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The Food and Drug Administration on Monday approved a shot to protect infants and vulnerable toddlers against respiratory syncytial virus, or R.S.V., offering one of the first protections for an illness that fills children’s hospitals year after year.

The monoclonal antibody shot is expected to be available at the start of the fall R.S.V. season. The F.D.A. is also considering approval of an R.S.V. vaccine by Pfizer for pregnant women that is meant to protect infants from the virus.

The treatment approved on Monday, called Beyfortus by its developers Sanofi and AstraZeneca, addresses an illness that can be severe in older adults and young infants. About 80,000 children ages 5 and younger are hospitalized with the virus each year, according to the Centers for Disease Control and Prevention.

“R.S.V. can cause serious disease in infants and some children and results in a large number of emergency department and physician office visits each year,” Dr. John Farley, an official in the F.D.A. Center for Drug Evaluation and Research, said. “Today’s approval addresses the great need for products to help reduce the impact of R.S.V. disease on children, families and the health care system.”

The potential to blunt the effects of R.S.V. will extend to older adults: In recent months, the F.D.A. has approved two vaccines against the virus for adults 60 and older. The virus is linked to 60,000 hospitalizations and up to 10,000 deaths each year in people 65 and older, according to the C.D.C. The agency estimated that more than 21,000 people in that age group would need to take the GSK vaccine to prevent one R.S.V. death in one year; the number was nearly 25,000 for the Pfizer shot.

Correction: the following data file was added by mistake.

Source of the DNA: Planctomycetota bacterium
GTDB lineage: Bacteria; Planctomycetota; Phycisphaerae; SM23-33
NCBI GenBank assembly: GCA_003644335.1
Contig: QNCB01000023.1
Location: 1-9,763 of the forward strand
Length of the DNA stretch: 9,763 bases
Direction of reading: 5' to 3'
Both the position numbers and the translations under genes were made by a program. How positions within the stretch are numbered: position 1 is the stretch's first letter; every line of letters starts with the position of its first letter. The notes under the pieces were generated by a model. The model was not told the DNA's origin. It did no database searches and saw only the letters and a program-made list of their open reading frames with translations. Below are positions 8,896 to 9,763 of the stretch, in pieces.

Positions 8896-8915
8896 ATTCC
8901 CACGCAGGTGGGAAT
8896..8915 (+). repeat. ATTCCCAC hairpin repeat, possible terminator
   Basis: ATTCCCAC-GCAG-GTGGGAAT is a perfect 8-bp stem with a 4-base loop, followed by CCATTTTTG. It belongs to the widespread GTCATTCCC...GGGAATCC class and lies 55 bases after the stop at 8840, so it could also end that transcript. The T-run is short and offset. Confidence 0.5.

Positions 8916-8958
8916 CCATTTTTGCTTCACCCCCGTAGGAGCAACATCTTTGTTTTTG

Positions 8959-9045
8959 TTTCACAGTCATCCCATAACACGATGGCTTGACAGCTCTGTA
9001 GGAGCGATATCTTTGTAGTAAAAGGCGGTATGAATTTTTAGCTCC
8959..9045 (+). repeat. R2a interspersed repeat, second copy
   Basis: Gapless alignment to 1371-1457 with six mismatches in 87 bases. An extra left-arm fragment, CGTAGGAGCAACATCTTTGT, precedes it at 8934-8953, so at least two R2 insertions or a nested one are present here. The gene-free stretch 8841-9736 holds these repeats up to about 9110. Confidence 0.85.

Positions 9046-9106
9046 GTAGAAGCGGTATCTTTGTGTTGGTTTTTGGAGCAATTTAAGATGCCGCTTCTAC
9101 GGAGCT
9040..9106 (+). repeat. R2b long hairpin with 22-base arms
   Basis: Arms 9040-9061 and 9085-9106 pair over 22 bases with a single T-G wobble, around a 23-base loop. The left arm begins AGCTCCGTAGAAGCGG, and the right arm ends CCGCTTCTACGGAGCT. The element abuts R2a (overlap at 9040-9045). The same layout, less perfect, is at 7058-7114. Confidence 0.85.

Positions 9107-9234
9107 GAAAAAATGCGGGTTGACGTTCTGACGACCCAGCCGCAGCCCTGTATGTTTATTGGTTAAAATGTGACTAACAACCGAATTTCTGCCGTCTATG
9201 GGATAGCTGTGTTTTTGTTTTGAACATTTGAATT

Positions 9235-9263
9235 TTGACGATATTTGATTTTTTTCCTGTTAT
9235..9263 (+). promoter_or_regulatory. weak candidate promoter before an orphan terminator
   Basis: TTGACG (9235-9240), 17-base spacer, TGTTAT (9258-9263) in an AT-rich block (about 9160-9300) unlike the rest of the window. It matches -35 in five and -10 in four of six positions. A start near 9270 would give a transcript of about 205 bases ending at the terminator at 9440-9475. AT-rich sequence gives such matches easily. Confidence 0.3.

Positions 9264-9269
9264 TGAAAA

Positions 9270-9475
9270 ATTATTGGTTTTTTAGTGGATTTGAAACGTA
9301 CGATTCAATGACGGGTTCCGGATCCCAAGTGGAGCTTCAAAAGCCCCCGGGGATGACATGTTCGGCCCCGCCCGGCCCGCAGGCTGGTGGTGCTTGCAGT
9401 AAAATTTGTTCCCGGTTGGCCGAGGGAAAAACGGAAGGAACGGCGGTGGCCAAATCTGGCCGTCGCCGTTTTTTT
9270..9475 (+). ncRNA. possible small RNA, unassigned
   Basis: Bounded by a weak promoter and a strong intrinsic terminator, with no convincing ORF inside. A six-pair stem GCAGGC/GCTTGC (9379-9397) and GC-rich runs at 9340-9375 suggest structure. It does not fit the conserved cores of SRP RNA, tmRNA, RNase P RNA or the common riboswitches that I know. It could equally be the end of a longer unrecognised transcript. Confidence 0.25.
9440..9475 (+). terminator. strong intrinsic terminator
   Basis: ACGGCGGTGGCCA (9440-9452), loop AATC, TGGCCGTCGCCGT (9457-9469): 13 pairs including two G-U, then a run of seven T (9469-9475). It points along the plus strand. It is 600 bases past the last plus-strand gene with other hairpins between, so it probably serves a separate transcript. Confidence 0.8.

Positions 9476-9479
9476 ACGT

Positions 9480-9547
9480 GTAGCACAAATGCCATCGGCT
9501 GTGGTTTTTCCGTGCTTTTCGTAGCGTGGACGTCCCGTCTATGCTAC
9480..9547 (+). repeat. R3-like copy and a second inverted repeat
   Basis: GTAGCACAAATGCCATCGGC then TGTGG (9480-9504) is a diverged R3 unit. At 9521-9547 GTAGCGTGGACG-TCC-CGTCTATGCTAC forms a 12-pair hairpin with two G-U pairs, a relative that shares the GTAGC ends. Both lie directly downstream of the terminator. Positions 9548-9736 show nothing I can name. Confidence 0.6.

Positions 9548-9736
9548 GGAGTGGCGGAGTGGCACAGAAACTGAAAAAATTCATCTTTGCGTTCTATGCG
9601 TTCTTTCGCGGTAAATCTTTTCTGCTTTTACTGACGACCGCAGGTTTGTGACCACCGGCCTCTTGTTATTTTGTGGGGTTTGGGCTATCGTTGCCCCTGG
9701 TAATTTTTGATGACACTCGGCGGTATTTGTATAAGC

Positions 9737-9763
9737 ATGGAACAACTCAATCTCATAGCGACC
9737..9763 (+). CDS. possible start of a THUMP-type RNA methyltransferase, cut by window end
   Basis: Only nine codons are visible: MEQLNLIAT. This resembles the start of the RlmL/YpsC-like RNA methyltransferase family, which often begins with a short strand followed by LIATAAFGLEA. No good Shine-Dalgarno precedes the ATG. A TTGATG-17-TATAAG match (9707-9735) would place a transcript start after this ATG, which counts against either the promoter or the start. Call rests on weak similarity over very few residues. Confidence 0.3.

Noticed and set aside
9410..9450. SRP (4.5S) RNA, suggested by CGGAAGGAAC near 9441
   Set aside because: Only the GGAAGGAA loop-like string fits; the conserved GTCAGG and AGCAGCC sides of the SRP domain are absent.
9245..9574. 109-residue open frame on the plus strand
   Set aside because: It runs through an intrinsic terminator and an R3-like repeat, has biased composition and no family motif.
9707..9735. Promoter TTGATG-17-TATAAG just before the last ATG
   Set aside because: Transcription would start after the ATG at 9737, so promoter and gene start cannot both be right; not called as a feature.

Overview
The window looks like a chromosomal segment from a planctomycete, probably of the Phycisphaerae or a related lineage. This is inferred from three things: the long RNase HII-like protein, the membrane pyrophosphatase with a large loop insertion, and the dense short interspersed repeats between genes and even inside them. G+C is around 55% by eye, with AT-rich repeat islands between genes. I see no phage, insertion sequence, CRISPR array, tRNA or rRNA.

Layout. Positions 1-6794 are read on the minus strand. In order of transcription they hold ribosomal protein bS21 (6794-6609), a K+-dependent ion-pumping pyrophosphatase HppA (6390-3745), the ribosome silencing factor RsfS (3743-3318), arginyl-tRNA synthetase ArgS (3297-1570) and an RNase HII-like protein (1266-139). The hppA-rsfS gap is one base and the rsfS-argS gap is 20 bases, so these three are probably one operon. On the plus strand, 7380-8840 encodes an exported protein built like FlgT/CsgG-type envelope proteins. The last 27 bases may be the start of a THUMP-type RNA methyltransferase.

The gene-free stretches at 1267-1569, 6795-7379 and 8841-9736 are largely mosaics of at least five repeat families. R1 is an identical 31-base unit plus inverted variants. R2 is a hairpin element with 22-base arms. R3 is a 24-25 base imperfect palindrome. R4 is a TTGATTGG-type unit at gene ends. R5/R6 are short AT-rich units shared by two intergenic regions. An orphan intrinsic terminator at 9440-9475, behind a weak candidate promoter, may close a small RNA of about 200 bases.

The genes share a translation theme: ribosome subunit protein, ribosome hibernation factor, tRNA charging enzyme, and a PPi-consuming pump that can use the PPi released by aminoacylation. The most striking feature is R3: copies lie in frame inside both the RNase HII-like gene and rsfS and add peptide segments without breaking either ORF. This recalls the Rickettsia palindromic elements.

Agency advisers considering the antibody shot for infants cast a unanimous vote in June in favor of approving the treatment for infants. More than 3,200 infants were given the shot in studies that Sanofi and AstraZeneca submitted to the F.D.A. One six-month study found that efficacy against very severe R.S.V. that required medical attention was 79 percent.

F.D.A. advisers were more cautious about an R.S.V. shot by Pfizer intended for pregnant women. In May, a panel voted 10 to 4 that the vaccine was safe, a reflection of concerns about slightly elevated rates of preterm births among mothers who received the vaccine, compared with those who received a placebo.

Studies of a similar vaccine by GSK were halted after researchers detected an increase in preterm births. The agency has yet to make a decision on that maternal Pfizer vaccine, called Abrysvo, though a company spokeswoman said that approval was anticipated in the coming weeks.

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